We’re so happy to be home. But we’re mourning the fact we didn’t have the expected coming-home experience. There was no being wheeled out with a baby in your arms. And people being like, “Oh, congratulations!” There was one moment in the NICU where we just stood over them and sobbed because it sucked. They were hooked up to all of the leads to monitor their vital signs, so you can’t move out of a six-foot radius. And all we wanted was to take our babies for a walk.
I want to take six months’ leave; that’s my plan. It’s all unpaid. I’m a pediatric dentist, a self contractor, so I didn’t qualify for leave where I worked, and I’m lucky that my husband and I earn well enough for me to take the time I want off. It’s going to be a little bit more difficult, but even if we have to budget, I’m fine living with the bare minimum. I know how to not go above my means if need be.
I am starting up my own business, but I think I thought that I was superwoman or something. I’m not far enough along, and I’m exhausted. Now I’m like, “I need a new job.” So it can be both mine and my boyfriend’s income. So we’re not struggling.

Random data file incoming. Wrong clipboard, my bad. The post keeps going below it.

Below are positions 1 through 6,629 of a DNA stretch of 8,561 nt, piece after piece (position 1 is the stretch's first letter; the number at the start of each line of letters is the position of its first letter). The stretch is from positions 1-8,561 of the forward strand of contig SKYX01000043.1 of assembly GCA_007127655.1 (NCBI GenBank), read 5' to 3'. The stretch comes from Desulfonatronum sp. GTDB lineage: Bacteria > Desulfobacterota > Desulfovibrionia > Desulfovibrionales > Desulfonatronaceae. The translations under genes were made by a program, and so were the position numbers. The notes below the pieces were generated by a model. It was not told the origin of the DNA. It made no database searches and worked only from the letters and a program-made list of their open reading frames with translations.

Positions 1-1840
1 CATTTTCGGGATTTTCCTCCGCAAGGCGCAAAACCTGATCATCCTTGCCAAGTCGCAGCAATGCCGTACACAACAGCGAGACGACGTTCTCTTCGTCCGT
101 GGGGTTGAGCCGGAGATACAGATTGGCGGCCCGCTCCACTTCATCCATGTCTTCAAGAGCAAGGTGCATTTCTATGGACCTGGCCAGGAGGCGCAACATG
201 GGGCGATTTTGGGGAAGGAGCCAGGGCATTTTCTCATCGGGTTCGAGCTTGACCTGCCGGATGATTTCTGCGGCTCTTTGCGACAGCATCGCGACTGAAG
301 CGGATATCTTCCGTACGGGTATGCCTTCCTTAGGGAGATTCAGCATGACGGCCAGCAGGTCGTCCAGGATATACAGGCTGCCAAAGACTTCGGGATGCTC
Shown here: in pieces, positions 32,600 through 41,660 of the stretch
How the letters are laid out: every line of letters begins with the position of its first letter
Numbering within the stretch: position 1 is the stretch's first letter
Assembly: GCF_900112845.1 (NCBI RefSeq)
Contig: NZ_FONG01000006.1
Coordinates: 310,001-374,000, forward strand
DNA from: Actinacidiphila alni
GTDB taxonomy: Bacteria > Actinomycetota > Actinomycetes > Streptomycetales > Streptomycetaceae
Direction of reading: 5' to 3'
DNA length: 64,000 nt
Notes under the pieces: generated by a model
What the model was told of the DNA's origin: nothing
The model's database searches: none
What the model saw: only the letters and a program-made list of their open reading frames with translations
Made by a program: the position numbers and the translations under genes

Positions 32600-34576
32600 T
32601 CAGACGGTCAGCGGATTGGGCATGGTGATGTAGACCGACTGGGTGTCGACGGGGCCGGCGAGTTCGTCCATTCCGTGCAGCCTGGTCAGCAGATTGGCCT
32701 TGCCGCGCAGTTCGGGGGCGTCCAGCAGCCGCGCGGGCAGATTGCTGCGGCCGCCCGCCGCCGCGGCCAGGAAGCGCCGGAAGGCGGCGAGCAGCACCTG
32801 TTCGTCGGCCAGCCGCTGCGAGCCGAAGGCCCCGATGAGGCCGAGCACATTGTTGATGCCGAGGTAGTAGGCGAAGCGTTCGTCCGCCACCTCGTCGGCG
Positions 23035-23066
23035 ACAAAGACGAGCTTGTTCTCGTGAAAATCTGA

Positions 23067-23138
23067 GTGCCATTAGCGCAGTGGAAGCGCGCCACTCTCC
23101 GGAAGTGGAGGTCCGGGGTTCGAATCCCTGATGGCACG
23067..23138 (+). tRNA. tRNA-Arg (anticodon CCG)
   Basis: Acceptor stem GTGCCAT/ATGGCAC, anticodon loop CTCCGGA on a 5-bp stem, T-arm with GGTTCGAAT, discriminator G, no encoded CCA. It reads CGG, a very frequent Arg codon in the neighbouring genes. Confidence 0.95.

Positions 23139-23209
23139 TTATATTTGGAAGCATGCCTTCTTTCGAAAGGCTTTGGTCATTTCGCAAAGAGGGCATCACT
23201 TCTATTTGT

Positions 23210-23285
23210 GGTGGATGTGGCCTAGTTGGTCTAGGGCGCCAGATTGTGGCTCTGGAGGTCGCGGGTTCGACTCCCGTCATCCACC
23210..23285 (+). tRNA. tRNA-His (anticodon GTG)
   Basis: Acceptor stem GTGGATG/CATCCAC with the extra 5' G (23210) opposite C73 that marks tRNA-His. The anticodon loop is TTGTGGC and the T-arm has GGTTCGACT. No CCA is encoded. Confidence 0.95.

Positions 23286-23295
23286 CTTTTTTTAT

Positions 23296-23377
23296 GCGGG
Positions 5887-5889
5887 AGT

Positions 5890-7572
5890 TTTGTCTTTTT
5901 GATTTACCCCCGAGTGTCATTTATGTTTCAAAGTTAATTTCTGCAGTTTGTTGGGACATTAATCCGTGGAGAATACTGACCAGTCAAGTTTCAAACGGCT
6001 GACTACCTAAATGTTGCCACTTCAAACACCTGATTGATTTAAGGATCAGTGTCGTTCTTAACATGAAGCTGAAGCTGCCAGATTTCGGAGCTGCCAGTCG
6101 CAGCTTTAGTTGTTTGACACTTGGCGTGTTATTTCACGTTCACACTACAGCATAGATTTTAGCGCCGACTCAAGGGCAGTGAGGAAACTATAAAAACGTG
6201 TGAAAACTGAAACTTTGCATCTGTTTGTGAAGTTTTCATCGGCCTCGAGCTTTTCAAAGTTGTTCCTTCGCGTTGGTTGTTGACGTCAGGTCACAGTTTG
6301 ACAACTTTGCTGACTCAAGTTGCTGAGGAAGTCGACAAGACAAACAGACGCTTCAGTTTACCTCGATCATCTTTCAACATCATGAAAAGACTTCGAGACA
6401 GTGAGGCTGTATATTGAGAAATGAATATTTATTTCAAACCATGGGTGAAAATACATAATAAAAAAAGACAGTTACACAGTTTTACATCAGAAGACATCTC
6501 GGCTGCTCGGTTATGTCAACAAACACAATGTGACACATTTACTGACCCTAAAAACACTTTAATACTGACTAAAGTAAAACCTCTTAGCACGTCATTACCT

We’re working four nights a week. We start around midnight, and it’s an eight-hour process. We make 20 donuts a day for a Brooklyn café, and once a week I bake 40 donuts for a local Harlem moms group. I make $400 a week for donuts for the cafe and $300 to $400 a week from the moms group. Do I wish I had paid leave? Life is fair; it’s also unfair. I went into pregnancy knowing that I would have to take care of that myself. So it’s not a surprise. But hopefully something will change.
You want to get real personal? I am still bleeding. My butt hurts. I think I have hemorrhoids. I know other people go through this, but not many people talk about it. Not my family, none of my friends. Ugh, I just hate it.
It’s a little nerve-racking right now as the money I’m getting from disability doesn’t even cover half my monthly mortgage payment. The 60% payments are based off my base salary, so it’s a significant drop in income. I had money saved up just in case, and I’ll have to go through it because I am not willing to give up days with my baby. I want to take 12 weeks, but I don’t know if the money I’ve saved is going to cover the whole time. It’s only my salary. It’s a huge stress.
I’ve been sleeping on the couch since Draugr was born, with the baby next to me. I know, I’m terrible! But it’s just easier with feeding and pumping, and I don’t wake my boyfriend up, so he’s fresh to look after all four kids in the morning. Anyway, I’m so tired I could sleep anywhere!